Effects of linagliptin on vascular function and oxidative stress of DS rats

As shown in Figure 5, linagliptin significantly ameliorated the impairment of acetylcholine-induced vascular relaxation and that of SNP-induced vascular relaxation of high-salt loaded DS rats. As shown in Figure 5 (C), linagliptin reduced the increase in vascular superoxide of high-salt loaded DS rats (P < 0.01). Figure 5 (D) indicates that linagliptin significantly attenuated the increase in vascular p22phox in high-salt loaded DS rats (P < 0.05).
Figure 5

Effect of linagliptin on vascular relaxation induced by acetylcholine (A) and SNP (B), vascular superoxide (C), and vascular p22phox (D) of high salt-loaded DS rats. Each value represents mean ± SEM (n = 7 in Normal Na, n = 9-11 in Veh, n = 11 in Lin). Abbreviations used are the same as in Figure 1. NS, not significant between groups. Upper panels in (C) and (D) indicate representative photomicrographs of aortic sections stained with dihydroethidium and representative western blot bands, respectively.

Effects of linagliptin on non-fasting serum DPP-4 activity, GLP-1 concentrations, insulin, and glucose of DS rats

As shown in Figure 6, linagliptin significantly decreased non-fasting serum DPP-4 activity of DS rats by 67.7% (P < 0.01), which was accompanied by the significant increase in serum GLP-1 concentrations by 1.6-fold (P < 0.01) and the slight but significant increase in non-fasting serum insulin (P < 0.05). However, there was no difference in non-fasting blood glucose levels between normal-salt and high-salt fed DS rats, and linagliptin did not alter non-fasting blood glucose levels in high-salt fed DS rats.
Figure 6

Effect of linagliptin on serum DPP4 activity, GLP-1, insulin, and glucose levels of high salt-loaded DS rats. Each panel indicates relative DPP-4 activity (A), GLP-1 (B), serum insulin (C), and serum glucose (D). Abbreviations used are the same as in Figure 1. Each value represents mean ± SEM (n = 7 in Normal Na, n = 11 in Veh, n = 10 in Lin).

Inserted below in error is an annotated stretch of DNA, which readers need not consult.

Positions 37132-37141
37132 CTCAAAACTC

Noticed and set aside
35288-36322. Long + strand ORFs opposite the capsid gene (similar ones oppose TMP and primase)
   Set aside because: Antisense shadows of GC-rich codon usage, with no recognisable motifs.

Effects of linagliptin on urine volume and urinary electrolytes

Table 2 indicates the data on 24-hour urine sample collected with metabolic cages at 1 and 3 weeks after initiation of linagliptin treatment. At both time points, high-salt loaded DS rats displayed greater urine volume and greater excretions of urinary sodium, chloride, and potassium than normal-salt-fed DS rats. Linagliptin did not significantly affect 24-hour urine volume and 24-hour excretions of urinary sodium, chloride, and potassium in high-salt loaded DS rats, throughout the treatment. Food intake and water intake in DS rats were not altered by linagliptin treatment, compared with vehicle treatment.
Table 2

Effects of linagliptin on 24-hr-food intake, water intake, urine volume, and urinary electrolyte excretions of high-salt loaded DS rats at 1 week and 3 weeks after initiation of linagliptin treatment

 

1 wk after the treatment

3 wk after the treatment

Normal Na

Veh

Lin

Normal Na

Veh

Lin

Food intake (g/day)

24.0 ± 2.0

24.3 ± 1.1

22.3 ± 0.6

28.2 ± 1.8#

22.2 ± 1.5

22.8 ± 0.9

Water intake (ml/day)

19.7 ± 5.2*

84.3 ± 5.9

84.9 ± 4.0

22.8 ± 3.3*

81.3 ± 3.6

81.8 ± 3.4

Urine volume (g/day)

13.5 ± 4.4*

68.6 ± 3.8

65.1 ± 2.6

14.2 ± 1.8*

72.4 ± 3.7

70.4 ± 2.9

Urinary Na (mEq/day)

0.5 ± 0.03*

28.7 ± 1.1

28.7 ± 0.6

0.4 ± 0.03*

29.0 ± 1.0

29.0 ± 1.2

Urinary Cl (mEq/day)

0.6 ± 0.02*

28.4 ± 1.1

28.5 ± 0.7

0.6 ± 0.04*

28.4 ± 0.9

26.6 ± 2.6

Urinary K (mEq/day)

2.9 ± 0.2*

4.0 ± 0.2

4.0 ± 0.1

3.3 ± 0.1#

3.9 ± 0.1

4.0 ± 0.2

Abbreviations used are the same as in Table 1. Values are the means ± SEM (n = 7-11). Statistical analysis was performed by one-factor analysis of variation (ANOVA) followed by post hoc Fisher’s protected least significant difference test.

#P < 0.05, *P < 0.01 vs Veh.

Discussion